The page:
Amid concerns about a so-called “Day of Hate” reportedly planned tomorrow by White Supremacists and other fringe groups, Jessica Seinfeld took to her social media to ask friends of the Jewish community to “counter this idea with their love and light.”
Seinfeld suggests joining a Jewish friend at synagogue for Shabbat in order to “fill our sanctuaries with courage and friendship.” Another idea she suggests is to “invite yourself to a Shabbat meal,” or “call or text your Jewish friends and simply say ‘I’m here.’ “
Here is the full text of her post:
Some fringe white supremacist groups have planned a national “day of hate” against the Jewish people on Saturday. We are hoping our friends will help us counter this idea with their love and light.
Will you consider joining a Jewish friend at synagogue for Shabbat? Help us fill our sanctuaries with courage and friendship.
Invite yourself to a Shabbat meal?
Light candles at sundown to help us greet this weekend with love❤️ not hate.
Call or text your Jewish friends and simply say “I’m here.”
Let us make this moment about the beautiful human spirit that is very much alive today. 🙏
And please take a pic of how you show up and tag me so I can re-post you. ❤️
Among the commenters on the post were Jamie Tisch, Ali Wentworth and Katie Couric, who replied, “I am donating to the @adl_national ❤️.” That garnered a thank you from the ADL itself.
Seinfeld’s suggestions parallel efforts and a call to action by the Anti-Defamation League and others.
Late yesterday, the ADL tweeted out, “The nationwide extremist ‘Day of Hate’ campaign planned for this Saturday is meant to be intimidating and divide us, but we will remain united in our kindness and positivity. Join us and @Chabad in celebrating #ShabbatOfPeaceNotHate.”
This morning, the ADL put out a press release with a fuller statement and more recommendations.
ADL (the Anti-Defamation League) today called on our community and our allies to join together by creating a Shabbat of Peace.
Using the hashtag #ShabbatOfPeaceNotHate, ADL is asking supporters and allies to join us in sharing a message of unity against antisemitism and hate by sharing with their online community that they will not back down and not be intimidated by extremists.
While ADL is not aware of any specific threats linked to the planned white supremacist campaign, we know that these groups are hoping for increased antisemitic flier distributions, protests and graffiti.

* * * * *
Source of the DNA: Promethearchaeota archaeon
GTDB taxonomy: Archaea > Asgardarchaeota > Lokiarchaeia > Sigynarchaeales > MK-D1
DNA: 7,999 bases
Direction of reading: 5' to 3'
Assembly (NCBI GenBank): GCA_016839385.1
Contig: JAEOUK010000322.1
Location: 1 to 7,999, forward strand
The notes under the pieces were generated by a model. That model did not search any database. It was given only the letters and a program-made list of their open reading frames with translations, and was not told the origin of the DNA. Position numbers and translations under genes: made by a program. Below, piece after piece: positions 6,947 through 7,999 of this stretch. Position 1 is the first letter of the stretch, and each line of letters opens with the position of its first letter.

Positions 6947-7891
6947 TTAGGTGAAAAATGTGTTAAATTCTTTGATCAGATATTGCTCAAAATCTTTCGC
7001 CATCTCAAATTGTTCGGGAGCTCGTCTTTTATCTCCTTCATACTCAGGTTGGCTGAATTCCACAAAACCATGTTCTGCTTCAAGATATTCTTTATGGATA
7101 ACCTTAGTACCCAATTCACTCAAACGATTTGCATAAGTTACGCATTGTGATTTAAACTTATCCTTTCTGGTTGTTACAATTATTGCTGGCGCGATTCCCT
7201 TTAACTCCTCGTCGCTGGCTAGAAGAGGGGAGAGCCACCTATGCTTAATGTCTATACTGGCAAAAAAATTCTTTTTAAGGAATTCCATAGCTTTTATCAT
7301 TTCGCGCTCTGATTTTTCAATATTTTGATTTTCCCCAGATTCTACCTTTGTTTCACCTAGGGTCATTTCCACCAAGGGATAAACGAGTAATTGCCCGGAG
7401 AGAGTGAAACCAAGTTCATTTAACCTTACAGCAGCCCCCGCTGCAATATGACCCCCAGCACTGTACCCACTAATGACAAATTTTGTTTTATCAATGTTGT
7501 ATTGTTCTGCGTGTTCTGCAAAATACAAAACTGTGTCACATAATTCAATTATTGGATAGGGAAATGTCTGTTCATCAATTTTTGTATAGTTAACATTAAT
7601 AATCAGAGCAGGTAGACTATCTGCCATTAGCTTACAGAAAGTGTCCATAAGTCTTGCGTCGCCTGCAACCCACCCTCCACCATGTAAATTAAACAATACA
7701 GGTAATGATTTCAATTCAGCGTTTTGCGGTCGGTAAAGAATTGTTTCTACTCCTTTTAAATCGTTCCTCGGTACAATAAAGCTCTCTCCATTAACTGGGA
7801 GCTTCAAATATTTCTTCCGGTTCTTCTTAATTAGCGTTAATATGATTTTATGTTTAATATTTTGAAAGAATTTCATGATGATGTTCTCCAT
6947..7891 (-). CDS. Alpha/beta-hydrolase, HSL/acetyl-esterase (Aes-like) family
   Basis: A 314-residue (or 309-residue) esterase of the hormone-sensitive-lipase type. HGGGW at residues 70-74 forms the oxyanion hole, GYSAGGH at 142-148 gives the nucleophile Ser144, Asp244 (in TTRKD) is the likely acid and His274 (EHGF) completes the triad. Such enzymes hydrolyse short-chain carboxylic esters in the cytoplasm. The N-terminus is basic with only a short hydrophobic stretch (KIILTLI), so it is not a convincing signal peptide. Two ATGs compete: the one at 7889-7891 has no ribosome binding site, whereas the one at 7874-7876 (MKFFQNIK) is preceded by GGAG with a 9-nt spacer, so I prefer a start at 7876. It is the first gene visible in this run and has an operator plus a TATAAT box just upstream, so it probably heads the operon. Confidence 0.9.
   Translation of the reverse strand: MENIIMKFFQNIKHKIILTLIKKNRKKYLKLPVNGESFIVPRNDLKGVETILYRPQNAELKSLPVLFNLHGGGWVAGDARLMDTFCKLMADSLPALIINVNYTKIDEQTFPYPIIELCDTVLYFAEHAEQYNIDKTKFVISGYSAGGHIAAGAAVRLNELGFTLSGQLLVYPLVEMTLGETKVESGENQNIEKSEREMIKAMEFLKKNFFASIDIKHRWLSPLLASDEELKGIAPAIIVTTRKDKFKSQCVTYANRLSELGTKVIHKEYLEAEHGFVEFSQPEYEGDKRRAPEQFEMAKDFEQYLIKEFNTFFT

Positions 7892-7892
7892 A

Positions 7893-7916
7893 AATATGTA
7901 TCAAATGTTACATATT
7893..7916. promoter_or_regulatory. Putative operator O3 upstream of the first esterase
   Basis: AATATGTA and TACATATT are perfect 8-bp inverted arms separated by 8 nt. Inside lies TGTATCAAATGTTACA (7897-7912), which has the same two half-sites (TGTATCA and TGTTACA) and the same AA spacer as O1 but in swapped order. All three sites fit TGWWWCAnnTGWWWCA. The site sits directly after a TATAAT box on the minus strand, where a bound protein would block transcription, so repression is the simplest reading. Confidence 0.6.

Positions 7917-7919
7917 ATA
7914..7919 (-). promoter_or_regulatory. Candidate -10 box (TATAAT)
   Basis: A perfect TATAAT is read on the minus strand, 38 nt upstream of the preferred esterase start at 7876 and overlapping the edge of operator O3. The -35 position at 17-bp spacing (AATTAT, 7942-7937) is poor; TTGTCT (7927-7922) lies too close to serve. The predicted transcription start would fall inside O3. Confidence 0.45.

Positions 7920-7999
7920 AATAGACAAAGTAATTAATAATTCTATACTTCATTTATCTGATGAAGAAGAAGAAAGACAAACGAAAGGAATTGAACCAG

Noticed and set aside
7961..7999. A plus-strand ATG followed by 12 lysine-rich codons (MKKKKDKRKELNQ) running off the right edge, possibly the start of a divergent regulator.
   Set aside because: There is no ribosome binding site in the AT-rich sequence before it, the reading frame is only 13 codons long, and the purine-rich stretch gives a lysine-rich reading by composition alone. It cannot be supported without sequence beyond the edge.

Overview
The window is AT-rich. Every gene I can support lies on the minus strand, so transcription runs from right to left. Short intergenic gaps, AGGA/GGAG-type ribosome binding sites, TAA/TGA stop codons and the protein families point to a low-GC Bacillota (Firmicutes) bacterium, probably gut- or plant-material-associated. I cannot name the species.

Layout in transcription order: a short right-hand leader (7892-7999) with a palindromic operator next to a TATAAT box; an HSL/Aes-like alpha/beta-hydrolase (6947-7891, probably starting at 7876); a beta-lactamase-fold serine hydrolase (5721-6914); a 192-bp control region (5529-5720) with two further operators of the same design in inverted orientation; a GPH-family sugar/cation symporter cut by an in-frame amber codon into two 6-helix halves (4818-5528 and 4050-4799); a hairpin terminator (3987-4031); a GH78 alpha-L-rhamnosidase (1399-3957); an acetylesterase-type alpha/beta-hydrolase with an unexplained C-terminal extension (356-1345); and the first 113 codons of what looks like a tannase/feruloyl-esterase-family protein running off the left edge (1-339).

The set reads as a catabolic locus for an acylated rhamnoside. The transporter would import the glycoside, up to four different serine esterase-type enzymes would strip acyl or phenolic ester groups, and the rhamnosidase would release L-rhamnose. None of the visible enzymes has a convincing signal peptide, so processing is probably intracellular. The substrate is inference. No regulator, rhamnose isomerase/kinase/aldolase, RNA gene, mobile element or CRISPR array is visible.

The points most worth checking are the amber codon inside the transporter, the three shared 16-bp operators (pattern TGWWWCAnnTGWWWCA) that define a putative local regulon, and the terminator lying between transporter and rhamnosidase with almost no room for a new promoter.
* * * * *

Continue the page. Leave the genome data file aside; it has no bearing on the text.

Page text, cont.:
“It is completely unacceptable that the Jewish community — or any community — should be targeted by extremists spreading hate and alarm,” said Jonathan A. Greenblatt, ADL CEO and National Director. “The hate groups behind this effort hope that we will be afraid and isolated. Instead, we are coming together in resolve and solidarity.”
The group even created a graphic for users to add to their #ShabbatOfPeaceNotHate posts online.
The ADL also issued a call to action, asking allies to write their Congressperson and ask that representative to “fully fund the Nonprofit Security Grant Program at $360 million.” And it’s not just about synagogues.
“We all deserve to feel safe in our communities. To protect the safety of our synagogues, mosques, churches, temples, and other houses of worship or religious gathering places, nonprofits are forced to spend their limited funds on security measures. A federal grant program already exists and is being utilized by nonprofit institutions across the country but Congress must increase funding to meet the rising threats of hate and extremism,” reads the ADL call to action.
That #ShabbatOfPeaceNotHate hashtag has been picked up by others urging action, including the State of Israel, which asked readers to “Tweet out a reason you’re proud to be Jewish”; Maryland Senator Ben Cardin who wrote, “Antisemitism is virus that spreads when we don’t speak up…If you see this kind of event in your area, do not engage and inform police”; GLAAD, which posted the following: “we must come together in resolve & solidarity. GLAAD joins the Jewish community as they celebrate #ShabbatOfPeaceNotHate to push back against this hate-fueled campaign”; and New York Governor Kathy Hochul who wrote, “I have directed @nyspolice & @NYSDHSES to closely monitor the safety of Jewish communities this Shabbat. While there are no credible threats to New Yorkers at this time, we remain vigilant.”
Earlier this week, a group of masked neo-Nazi protestors affiliated with the hate group National Socialist Movement shouted antisemitic comments outside the Broadway production of Parade at the Bernard B. Jacobs Theatre. The musical, starring Ben Platt, is a revival of the 1998 musical by Jason Robert Brown and Alfred Uhry and tells the real-life story of the wrongly accused Leo Frank, a Jewish man tried and eventually lynched in 1913 Georgia for the murder of 13-year-old Mary Phagan.
Prior to last night’s performance of Parade, New York Mayor Eric Adams addressed the audience, saying, “When we fill a theater, we send a message out there that this is not a place where hate lives.” (Parade has a pre-scheduled day off tomorrow.)
The Florida Department of Law Enforcement released a statement Friday, stating that at the direction of Gov. Ron DeSantis, additional resources are being called upon.
“Violence, threats of violence and physical intimidation will not be tolerated against the Jewish community in Florida and has no place in our state,” FDLE Commissioner Mark Glass said in a statement. “Such actions will be prosecuted to the fullest extent of the law. FDLE is partnering with local law enforcement agencies to enhance response capabilities and ensure that Florida’s Jewish community is safe and well-supported.”
Finally, the ADL’s Associate Director of Communications, Breaking News and Rapid Response, Jake Hyman, posted a seven-tweet string with information and suggestions.
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